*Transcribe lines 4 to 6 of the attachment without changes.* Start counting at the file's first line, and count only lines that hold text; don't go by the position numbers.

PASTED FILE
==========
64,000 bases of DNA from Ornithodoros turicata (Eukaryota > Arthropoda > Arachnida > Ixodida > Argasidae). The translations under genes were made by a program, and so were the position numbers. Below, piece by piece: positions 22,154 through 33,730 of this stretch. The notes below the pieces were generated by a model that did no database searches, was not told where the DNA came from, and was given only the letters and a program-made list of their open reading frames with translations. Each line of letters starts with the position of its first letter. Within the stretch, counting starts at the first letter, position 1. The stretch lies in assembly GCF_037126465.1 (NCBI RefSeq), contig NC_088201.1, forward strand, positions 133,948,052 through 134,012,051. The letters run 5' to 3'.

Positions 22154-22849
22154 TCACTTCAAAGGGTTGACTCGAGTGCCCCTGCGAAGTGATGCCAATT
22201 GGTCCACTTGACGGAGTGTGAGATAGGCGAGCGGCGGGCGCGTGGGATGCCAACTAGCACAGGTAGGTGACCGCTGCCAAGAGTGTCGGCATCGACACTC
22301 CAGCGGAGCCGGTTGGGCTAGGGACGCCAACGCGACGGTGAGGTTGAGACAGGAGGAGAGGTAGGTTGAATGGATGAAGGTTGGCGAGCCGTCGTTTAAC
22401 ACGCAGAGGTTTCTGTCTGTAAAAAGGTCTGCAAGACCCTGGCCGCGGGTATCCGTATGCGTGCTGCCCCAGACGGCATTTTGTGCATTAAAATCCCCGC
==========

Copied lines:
22201 GGTCCACTTGACGGAGTGTGAGATAGGCGAGCGGCGGGCGCGTGGGATGCCAACTAGCACAGGTAGGTGACCGCTGCCAAGAGTGTCGGCATCGACACTC
22301 CAGCGGAGCCGGTTGGGCTAGGGACGCCAACGCGACGGTGAGGTTGAGACAGGAGGAGAGGTAGGTTGAATGGATGAAGGTTGGCGAGCCGTCGTTTAAC
22401 ACGCAGAGGTTTCTGTCTGTAAAAAGGTCTGCAAGACCCTGGCCGCGGGTATCCGTATGCGTGCTGCCCCAGACGGCATTTTGTGCATTAAAATCCCCGC